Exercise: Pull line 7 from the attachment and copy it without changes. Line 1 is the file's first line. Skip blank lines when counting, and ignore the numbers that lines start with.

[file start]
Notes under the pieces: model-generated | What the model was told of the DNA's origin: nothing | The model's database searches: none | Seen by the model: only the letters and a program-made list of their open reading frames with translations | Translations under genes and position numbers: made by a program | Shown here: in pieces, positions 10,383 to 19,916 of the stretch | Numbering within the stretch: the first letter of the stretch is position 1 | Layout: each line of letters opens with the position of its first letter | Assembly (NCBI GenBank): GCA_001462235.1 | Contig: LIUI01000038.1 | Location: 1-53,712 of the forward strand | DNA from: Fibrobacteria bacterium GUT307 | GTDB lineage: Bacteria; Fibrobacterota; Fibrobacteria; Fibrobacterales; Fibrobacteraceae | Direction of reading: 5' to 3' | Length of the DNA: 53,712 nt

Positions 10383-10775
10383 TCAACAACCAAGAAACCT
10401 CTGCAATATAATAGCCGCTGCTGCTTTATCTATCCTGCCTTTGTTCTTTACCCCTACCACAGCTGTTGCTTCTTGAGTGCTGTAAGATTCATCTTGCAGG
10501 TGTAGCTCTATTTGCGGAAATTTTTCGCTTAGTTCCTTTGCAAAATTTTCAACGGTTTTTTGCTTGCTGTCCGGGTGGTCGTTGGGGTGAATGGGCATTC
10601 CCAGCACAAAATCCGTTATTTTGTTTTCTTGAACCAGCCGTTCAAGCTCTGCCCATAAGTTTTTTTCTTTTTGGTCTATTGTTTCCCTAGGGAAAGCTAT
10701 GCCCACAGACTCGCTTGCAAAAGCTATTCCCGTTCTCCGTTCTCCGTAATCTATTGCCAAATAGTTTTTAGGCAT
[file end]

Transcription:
10701 GCCCACAGACTCGCTTGCAAAAGCTATTCCCGTTCTCCGTTCTCCGTAATCTATTGCCAAATAGTTTTTAGGCAT